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Firefighter Helping at Pool drowns in his scuba gear

LAKE COUNTY, Ill. -- An off-duty Arlington Heights firefighter wearing scuba gear drowned in a Vernon Hills pool, according to an autopsy Monday by the Lake County coroner's office.

Donald Swisher, 51, of Wonder Lake had been helping to open the pool Sunday at the Discovery Day Camp before he was found in 12 feet of water at about 1 p.m., said Deputy Chief Kris Kazian of the Countryside Fire Protection District. The day camp is in the 200 block of U.S. Highway 45.

Swisher was pronounced dead at 1:50 p.m. Sunday in Condell Medical Center in Libertyville, said Lake County Coroner Richard Keller. Keller's office will have experts analyze the scuba gear and check the quality of air in the tank. The pool also was expected to be examined.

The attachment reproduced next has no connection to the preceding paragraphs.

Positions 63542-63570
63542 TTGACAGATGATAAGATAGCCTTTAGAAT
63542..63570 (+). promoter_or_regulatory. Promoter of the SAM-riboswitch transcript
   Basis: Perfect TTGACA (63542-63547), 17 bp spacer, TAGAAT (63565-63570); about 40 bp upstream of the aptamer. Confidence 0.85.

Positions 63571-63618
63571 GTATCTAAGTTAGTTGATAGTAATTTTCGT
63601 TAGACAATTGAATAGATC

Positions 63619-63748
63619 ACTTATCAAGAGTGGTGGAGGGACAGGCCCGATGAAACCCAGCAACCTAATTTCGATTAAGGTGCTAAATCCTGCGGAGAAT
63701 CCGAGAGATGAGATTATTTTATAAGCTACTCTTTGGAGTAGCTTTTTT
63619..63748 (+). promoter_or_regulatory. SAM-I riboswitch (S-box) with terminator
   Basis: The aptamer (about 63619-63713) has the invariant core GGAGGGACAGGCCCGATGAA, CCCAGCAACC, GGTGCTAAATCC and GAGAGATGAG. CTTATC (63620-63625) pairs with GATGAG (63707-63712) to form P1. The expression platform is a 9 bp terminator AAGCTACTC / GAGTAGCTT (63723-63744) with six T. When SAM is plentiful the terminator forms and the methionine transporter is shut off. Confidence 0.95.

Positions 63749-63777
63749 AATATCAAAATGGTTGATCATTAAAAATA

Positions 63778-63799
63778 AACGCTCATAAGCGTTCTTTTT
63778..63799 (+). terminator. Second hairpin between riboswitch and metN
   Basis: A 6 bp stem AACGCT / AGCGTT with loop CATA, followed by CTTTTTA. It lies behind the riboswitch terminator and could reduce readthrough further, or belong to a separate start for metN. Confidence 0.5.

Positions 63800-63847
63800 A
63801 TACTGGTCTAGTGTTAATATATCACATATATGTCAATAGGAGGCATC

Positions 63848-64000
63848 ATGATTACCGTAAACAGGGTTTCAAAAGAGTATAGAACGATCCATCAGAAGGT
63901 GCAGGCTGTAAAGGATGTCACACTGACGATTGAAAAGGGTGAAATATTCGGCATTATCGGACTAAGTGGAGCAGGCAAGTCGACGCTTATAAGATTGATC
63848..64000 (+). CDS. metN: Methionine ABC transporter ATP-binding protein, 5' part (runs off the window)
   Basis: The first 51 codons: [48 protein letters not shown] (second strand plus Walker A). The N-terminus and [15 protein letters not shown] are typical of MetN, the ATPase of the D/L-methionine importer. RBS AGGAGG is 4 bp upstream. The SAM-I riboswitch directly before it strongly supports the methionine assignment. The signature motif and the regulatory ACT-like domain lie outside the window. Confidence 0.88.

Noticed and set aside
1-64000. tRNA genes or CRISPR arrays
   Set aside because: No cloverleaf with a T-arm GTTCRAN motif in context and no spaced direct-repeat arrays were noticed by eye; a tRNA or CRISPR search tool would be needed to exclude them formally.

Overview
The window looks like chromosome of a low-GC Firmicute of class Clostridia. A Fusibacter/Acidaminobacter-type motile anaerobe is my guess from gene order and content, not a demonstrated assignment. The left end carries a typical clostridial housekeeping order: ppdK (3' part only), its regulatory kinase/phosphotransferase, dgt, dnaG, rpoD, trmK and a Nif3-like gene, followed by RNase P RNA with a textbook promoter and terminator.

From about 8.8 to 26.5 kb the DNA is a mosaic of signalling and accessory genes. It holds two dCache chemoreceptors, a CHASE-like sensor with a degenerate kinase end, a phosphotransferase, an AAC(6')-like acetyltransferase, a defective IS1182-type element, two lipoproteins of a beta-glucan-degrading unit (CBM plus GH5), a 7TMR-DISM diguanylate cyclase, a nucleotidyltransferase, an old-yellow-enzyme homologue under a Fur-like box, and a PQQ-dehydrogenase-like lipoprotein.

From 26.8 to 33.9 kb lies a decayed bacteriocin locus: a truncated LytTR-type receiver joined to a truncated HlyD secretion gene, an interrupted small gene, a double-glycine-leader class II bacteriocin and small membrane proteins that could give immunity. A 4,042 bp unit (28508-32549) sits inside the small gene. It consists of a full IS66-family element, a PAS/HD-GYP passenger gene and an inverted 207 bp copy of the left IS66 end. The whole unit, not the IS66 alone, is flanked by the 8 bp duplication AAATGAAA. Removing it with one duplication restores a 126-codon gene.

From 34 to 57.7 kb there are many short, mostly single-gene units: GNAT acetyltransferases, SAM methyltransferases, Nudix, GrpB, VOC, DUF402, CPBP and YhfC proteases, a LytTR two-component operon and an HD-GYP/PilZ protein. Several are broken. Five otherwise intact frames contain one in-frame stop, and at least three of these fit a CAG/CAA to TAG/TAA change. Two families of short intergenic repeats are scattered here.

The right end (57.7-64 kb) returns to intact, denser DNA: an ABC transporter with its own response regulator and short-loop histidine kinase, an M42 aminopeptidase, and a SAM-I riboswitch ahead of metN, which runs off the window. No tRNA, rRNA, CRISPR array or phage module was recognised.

"The people at the camp are having people come in and take apart the drainage system of the pool to see if there was any evidence there that something he was wearing may have been caught up in the suction of the drainage pump," Keller said.

Swisher had worked for the Arlington Heights Fire Department since 1992, becoming a paramedic in 1995 and an engineer in 2000, said Bernie Lyons, deputy fire chief. Swisher was a member of the department's dive team.

He previously had worked for the Mundelein Fire Department and was highly respected by colleagues, Lyons said.

Swisher's file "is full of letters he's gotten over the years from citizens and people he's met on calls commending him for his compassion, his courage and his dedication to the fire service," Lyons said.

"He was always great with the kids on public education displays. He would always go the extra mile to show the kids what the fire engine does, what the tools do."

Swisher was also a member of the department's hazardous materials team and technical rescue team, Lyons said. He had earned a reputation as a skilled craftsman and cook. He helped fix appliances around the firehouse and "he ruled that kitchen with an iron fist," Lyons said. Chocolate chip cookies were one of his specialties.

"We will miss him terribly around here," he said. "He was a very experienced guy, very respected. Someone we looked up to."

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